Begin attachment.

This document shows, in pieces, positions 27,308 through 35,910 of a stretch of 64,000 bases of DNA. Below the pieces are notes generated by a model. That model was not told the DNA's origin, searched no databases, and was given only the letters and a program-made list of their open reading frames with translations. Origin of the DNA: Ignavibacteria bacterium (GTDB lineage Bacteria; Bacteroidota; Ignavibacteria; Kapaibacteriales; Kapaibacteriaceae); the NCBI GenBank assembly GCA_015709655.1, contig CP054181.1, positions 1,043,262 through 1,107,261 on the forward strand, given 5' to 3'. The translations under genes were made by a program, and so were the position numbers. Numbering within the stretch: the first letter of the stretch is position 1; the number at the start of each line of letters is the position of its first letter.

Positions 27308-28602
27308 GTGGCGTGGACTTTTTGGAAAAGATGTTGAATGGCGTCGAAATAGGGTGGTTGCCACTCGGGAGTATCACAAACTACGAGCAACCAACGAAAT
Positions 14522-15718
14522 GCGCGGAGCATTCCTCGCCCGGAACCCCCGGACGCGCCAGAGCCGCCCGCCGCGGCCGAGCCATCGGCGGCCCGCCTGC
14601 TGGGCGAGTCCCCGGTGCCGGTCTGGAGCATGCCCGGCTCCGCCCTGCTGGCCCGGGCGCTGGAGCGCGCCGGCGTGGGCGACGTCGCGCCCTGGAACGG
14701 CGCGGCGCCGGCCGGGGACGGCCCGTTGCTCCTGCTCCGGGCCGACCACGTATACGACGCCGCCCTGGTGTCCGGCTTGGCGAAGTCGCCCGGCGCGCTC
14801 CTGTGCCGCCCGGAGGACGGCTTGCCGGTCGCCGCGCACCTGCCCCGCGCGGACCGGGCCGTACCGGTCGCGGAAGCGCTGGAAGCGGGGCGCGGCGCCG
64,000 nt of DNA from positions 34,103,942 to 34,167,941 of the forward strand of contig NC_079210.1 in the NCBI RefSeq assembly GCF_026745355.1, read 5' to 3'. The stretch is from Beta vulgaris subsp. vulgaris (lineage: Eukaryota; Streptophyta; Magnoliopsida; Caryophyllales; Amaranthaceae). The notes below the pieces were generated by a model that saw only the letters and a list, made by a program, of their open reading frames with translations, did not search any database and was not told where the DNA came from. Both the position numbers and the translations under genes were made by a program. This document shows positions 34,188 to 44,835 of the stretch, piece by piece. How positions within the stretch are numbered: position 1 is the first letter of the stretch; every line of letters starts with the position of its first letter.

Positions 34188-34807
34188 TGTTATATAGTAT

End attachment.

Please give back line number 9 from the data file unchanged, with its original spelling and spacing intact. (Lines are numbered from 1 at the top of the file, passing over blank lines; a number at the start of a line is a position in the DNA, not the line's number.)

64,000 nt of DNA from positions 34,103,942 to 34,167,941 of the forward strand of contig NC_079210.1 in the NCBI RefSeq assembly GCF_026745355.1, read 5' to 3'. The stretch is from Beta vulgaris subsp. vulgaris (lineage: Eukaryota; Streptophyta; Magnoliopsida; Caryophyllales; Amaranthaceae). The notes below the pieces were generated by a model that saw only the letters and a list, made by a program, of their open reading frames with translations, did not search any database and was not told where the DNA came from. Both the position numbers and the translations under genes were made by a program. This document shows positions 34,188 to 44,835 of the stretch, piece by piece. How positions within the stretch are numbered: position 1 is the first letter of the stretch; every line of letters starts with the position of its first letter.